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No. 4, 2008

International Research and Programs Branch Update

Epidemiology of TB Among Foreign-born Persons in the United States

The following is a summary of an article by Cain, Benoit, Winston, and Mac Kenzie (JAMA 2008; 300[4]: 405-12).

Rates of TB disease have declined among both U.S.-born persons and foreign-born persons, but the rate of decline has been much slower for foreign-born persons, thereby widening the disparity in TB case rates between the two. In 2006, among all TB cases in the United States, 57% occurred among foreign-born persons. We assessed the epidemiology of TB among foreign-born persons to inform approaches to enhancing TB control in this population.

We estimated that adding TB culture to overseas pre-immigration screening for U.S.-bound migrants would have prevented the importation of at most 250 TB cases per year during 2001–2006. Since approximately 7,000 TB cases occur among foreign-born persons each year, additional strategies are needed. Finding and treating latent TB infection is one such strategy; however, with over 37 million foreign-born persons living in the United States, reaching out to all of them would not be feasible. To guide these interventions, we found that the risk of TB among foreign-born persons varies based on time since U.S. entry, age at U.S. entry, and country of birth. Annual TB case rates decline with increasing time since U.S. entry, but rates never decline to the level of U.S.-born persons. Rates are highest for persons born in most countries of sub-Saharan Africa and Southeast Asia, exceeding 100 times the rate of U.S.-born persons during the first 2 years after U.S. arrival. Among foreign-born persons with TB, over half of all cases occur in persons from the highest-risk countries, which include most countries of sub-Saharan Africa and Asia. On the other hand, persons born in Canada, Western Europe, Australia and New Zealand, and Japan had low rates. A map showing the level of risk for each country is available in the full article.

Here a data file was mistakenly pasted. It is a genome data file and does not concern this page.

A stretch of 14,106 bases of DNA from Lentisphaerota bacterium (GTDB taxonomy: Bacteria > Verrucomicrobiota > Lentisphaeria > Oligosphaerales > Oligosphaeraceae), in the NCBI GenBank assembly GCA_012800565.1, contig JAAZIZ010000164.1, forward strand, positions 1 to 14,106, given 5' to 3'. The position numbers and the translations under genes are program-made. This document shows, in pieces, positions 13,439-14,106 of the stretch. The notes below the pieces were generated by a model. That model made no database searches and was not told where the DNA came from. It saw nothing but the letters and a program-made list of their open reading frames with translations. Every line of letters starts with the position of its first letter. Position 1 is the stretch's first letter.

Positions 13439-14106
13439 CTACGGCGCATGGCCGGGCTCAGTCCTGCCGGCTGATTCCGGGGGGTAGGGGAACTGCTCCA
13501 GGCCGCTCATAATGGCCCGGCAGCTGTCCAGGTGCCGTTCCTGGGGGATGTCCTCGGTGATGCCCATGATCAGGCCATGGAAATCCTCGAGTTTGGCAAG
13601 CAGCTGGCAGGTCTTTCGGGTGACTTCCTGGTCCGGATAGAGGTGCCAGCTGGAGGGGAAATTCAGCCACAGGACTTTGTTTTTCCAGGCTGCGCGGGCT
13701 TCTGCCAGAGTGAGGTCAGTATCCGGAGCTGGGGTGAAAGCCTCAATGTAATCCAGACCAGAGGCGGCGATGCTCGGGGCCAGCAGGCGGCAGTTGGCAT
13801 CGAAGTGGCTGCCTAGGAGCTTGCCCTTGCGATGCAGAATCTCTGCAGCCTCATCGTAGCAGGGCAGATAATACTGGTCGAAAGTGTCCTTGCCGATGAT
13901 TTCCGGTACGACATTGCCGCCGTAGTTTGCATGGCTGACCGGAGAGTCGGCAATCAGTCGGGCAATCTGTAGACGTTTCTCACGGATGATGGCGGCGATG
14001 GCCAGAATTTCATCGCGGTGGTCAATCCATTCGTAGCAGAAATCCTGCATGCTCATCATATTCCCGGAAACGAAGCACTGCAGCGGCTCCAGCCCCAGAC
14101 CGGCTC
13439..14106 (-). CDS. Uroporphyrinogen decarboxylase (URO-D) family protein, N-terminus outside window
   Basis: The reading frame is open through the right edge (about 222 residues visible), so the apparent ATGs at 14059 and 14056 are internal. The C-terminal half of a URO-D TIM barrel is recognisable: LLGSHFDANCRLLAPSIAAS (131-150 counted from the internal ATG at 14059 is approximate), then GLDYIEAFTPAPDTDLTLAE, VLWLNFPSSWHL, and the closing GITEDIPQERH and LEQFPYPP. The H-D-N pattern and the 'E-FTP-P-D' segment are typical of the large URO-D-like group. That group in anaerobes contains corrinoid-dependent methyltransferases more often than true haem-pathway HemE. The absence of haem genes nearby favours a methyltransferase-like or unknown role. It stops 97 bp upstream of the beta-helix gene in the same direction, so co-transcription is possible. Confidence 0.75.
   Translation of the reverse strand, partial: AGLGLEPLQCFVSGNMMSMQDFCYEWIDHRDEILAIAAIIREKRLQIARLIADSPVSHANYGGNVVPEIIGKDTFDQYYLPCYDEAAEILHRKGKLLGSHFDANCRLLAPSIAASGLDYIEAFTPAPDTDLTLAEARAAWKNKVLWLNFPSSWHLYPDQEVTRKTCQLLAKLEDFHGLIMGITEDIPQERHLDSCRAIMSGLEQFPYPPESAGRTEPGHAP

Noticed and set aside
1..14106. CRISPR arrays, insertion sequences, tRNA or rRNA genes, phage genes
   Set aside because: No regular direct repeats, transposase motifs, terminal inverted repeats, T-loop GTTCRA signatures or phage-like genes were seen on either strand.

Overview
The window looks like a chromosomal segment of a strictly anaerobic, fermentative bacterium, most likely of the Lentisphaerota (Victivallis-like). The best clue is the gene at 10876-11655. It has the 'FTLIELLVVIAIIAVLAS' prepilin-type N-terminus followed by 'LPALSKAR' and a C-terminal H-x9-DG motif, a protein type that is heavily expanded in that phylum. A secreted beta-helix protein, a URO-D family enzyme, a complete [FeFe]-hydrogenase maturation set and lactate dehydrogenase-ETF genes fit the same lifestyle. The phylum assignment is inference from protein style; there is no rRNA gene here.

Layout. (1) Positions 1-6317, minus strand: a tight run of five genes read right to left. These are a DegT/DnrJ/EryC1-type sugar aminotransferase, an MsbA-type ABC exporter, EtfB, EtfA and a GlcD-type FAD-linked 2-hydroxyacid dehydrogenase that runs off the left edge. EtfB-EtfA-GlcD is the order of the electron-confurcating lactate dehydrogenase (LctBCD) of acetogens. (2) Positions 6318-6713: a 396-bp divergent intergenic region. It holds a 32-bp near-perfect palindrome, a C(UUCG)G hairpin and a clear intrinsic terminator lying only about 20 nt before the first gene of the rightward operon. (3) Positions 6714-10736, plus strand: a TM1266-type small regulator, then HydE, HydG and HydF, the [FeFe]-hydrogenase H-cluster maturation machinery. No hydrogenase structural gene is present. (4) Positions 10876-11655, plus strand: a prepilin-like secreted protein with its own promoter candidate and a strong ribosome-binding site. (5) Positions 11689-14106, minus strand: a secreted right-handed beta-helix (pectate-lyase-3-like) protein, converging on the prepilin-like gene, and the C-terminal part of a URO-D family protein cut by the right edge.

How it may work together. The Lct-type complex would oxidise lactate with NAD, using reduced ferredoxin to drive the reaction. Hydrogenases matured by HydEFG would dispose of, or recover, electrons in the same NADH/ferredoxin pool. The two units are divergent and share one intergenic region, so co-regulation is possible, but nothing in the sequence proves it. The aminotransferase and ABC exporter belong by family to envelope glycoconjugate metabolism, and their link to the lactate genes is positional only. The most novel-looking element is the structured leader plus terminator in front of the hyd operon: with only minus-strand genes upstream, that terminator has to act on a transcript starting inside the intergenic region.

To control TB in foreign-born persons and to eliminate TB in the United States, latent TB infection testing and treatment both need to be more widely implemented. Doing so would be highest yield if the populations with the highest risk of TB disease were targeted first.

For more details, please see the full article.

Reference
Cain KP, Benoit SR, Winston CA, Mac Kenzie WR. Tuberculosis among foreign-born persons in the United States. JAMA 2008; 300(4): 405-412.

—Submitted by Kevin Cain, MD
Div of TB Elimination

 

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